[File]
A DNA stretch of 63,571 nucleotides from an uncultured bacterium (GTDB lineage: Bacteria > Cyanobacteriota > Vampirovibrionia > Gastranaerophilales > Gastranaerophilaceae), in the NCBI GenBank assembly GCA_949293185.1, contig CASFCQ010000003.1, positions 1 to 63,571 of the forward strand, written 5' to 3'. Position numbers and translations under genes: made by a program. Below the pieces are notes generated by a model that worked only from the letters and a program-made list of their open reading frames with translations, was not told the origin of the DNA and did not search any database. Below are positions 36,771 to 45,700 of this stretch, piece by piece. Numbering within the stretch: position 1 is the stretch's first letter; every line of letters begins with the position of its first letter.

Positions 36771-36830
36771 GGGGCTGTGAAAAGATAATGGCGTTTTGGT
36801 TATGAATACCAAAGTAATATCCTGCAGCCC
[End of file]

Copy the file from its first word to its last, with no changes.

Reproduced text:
A DNA stretch of 63,571 nucleotides from an uncultured bacterium (GTDB lineage: Bacteria > Cyanobacteriota > Vampirovibrionia > Gastranaerophilales > Gastranaerophilaceae), in the NCBI GenBank assembly GCA_949293185.1, contig CASFCQ010000003.1, positions 1 to 63,571 of the forward strand, written 5' to 3'. Position numbers and translations under genes: made by a program. Below the pieces are notes generated by a model that worked only from the letters and a program-made list of their open reading frames with translations, was not told the origin of the DNA and did not search any database. Below are positions 36,771 to 45,700 of this stretch, piece by piece. Numbering within the stretch: position 1 is the stretch's first letter; every line of letters begins with the position of its first letter.

Positions 36771-36830
36771 GGGGCTGTGAAAAGATAATGGCGTTTTGGT
36801 TATGAATACCAAAGTAATATCCTGCAGCCC